How Fume Hoods Get Used in Scientific Environments - The Smiling Heart

How Fume Hoods Get Used in Scientific Environments

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In order to make sure laboratory workers and specimens are protected, labs have fume hoods installed. In fact, it is mandatory for those to be in place if the laboratory deals with toxins or chemicals, as those can cause significant hazards. As a result, it is also vital that all such organizations have good professional relationships with a laboratory fume hood manufacturer.

How Lab Fume Hoods Work

Fume hoods are workspaces that are partially enclosed, with the fume hoods ensuring the air remains clean. This is done either by expelling the air, or by filtering it before returning it. Fume hoods don’t take up a lot of space inside the lab, but they certainly do pack a punch.

They usually have tempered safety glass and the sides and back, as well as excellent visibility. This enables outsiders to view how the experiments are conducted. Naturally, a hood is attached to it as well, as is a sash that can easily be raised so that it can be cleaned and loaded, or opened and close. It is recommended to have a corrosion-resistant fumed hood in place in thermoplastic industries and others where corrosive substances and trace metals are analyzed.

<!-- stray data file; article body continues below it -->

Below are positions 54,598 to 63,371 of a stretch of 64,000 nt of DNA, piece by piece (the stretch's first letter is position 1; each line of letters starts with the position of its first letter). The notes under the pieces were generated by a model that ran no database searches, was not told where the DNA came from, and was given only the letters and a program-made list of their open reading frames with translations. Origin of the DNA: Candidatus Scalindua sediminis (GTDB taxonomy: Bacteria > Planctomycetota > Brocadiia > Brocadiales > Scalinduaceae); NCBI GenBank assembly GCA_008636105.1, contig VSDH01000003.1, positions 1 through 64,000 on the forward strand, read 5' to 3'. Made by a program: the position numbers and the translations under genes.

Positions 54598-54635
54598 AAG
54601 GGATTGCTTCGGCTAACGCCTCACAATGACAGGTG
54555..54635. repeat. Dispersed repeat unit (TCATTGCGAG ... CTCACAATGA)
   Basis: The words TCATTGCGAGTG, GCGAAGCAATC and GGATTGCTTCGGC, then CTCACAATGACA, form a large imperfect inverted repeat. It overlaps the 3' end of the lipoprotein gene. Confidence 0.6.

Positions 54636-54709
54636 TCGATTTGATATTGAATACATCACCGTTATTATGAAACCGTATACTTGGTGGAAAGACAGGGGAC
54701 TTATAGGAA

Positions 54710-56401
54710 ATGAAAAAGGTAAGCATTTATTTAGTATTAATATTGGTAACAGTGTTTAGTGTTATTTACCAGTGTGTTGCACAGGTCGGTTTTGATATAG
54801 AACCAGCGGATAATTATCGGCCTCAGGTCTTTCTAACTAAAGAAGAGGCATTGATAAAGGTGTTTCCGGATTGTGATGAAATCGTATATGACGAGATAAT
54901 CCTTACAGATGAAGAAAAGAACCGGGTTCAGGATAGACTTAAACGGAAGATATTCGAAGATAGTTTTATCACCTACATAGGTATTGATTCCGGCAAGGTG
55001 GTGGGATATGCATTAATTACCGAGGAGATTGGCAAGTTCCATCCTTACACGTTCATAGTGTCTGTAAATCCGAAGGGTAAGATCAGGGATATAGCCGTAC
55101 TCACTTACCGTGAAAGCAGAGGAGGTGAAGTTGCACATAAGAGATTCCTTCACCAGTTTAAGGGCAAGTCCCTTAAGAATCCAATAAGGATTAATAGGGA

A fume hood has a specified efficiency rating, which indicates how quickly the air flows between the sash and the workspace. Usually, this is indicated in feet per minute. Th higher the velocity of the hood, the quicker vapors and toxins are removed. Laminar flow velocity can be achieved at 100 feet per minute, which is usually the recommended speed. Different hoods work at different velocities, however, and you must make sure that you use the one that is right for the technological or chemical application in which it is used.

Two types of hoods exist: perchloric acid and radioisotope hood systems. The latter is made from stainless steel, which stops radioactive elements from being absorbed. The first stops volatile perchlorate salts from building up inside the hood’s exhaust system.

Five standard hood constructions also exist, being:

  1. Ductless, which recirculates air after it has gone through a filtration system. This has a higher HEPA rating as well.
  2. Auxiliary, which uses outside air, which means it also consumes less energy. It also has controls, which help workers to adjust the velocity depending on the sash position. Like the ductless hood, this has a highly-rated HEPA filter.
  3. Bypass, which provides extra air room, even if the sash is lowered.
  4. Variable air volume, which are the most sophisticated machines, keeping air velocity at a constant speed at all times.
  5. Conventional, which ensures exhausted air is at a constant volume, regardless of sash height.

Filtration performance is one of the most important things on good lab fume hoods. Additionally, replacement parts should be kept in place. The laboratory hood’s manufacturing should also have parts available, as well as technical support. Most importantly, however, laboratory operatives must be committed to regularly checking the hoods to make sure they are still fully functional.